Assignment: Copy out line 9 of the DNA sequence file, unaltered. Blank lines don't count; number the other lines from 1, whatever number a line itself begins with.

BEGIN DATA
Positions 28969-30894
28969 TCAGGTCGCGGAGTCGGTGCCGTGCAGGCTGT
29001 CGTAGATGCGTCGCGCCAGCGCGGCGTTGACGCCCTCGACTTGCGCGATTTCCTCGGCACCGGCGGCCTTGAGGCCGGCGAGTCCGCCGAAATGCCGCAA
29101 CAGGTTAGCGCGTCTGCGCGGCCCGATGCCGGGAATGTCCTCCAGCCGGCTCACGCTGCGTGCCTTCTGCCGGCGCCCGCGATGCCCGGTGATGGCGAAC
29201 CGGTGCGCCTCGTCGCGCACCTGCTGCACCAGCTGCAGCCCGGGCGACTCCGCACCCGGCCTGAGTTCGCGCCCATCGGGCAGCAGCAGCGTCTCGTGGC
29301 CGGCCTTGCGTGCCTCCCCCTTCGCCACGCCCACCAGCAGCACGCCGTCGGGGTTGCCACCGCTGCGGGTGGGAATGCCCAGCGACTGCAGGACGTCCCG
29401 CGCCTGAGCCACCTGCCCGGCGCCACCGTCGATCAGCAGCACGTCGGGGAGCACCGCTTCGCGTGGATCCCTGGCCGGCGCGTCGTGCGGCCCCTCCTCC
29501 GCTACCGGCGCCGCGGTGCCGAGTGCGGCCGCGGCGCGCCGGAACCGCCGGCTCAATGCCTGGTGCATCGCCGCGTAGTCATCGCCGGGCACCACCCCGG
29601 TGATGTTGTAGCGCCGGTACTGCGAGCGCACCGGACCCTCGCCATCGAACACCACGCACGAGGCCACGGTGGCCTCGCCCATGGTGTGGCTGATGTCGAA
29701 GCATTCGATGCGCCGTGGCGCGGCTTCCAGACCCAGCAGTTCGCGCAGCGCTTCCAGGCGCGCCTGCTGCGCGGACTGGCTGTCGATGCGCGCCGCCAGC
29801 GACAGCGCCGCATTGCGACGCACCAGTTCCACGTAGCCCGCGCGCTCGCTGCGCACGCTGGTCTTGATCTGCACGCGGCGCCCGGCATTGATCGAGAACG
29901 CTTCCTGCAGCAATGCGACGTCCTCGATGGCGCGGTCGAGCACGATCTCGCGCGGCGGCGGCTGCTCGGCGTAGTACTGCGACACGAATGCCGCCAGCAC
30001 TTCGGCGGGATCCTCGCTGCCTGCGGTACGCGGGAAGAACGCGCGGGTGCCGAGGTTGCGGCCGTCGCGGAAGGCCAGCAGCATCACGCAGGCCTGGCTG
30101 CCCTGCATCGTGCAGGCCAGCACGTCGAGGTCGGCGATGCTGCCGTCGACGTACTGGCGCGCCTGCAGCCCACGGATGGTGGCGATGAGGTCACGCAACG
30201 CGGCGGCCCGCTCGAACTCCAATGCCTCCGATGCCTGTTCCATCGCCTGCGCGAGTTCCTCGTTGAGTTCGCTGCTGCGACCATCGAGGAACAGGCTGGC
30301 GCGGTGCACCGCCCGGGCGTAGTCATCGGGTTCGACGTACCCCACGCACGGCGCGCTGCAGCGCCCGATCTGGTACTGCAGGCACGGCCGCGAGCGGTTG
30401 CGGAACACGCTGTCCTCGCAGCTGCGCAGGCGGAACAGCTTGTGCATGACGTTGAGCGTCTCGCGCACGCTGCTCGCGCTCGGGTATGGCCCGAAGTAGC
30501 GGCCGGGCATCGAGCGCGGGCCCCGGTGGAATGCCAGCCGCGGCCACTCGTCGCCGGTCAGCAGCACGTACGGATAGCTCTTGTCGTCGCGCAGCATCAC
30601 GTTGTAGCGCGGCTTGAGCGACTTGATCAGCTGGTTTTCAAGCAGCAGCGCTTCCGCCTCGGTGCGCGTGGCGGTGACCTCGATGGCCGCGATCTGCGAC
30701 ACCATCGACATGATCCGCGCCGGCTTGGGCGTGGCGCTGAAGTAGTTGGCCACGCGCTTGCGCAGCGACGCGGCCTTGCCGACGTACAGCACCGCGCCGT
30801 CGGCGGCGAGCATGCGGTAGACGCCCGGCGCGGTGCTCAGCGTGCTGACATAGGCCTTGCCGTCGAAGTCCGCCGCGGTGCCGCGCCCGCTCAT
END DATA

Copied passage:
29601 TGATGTTGTAGCGCCGGTACTGCGAGCGCACCGGACCCTCGCCATCGAACACCACGCACGAGGCCACGGTGGCCTCGCCCATGGTGTGGCTGATGTCGAA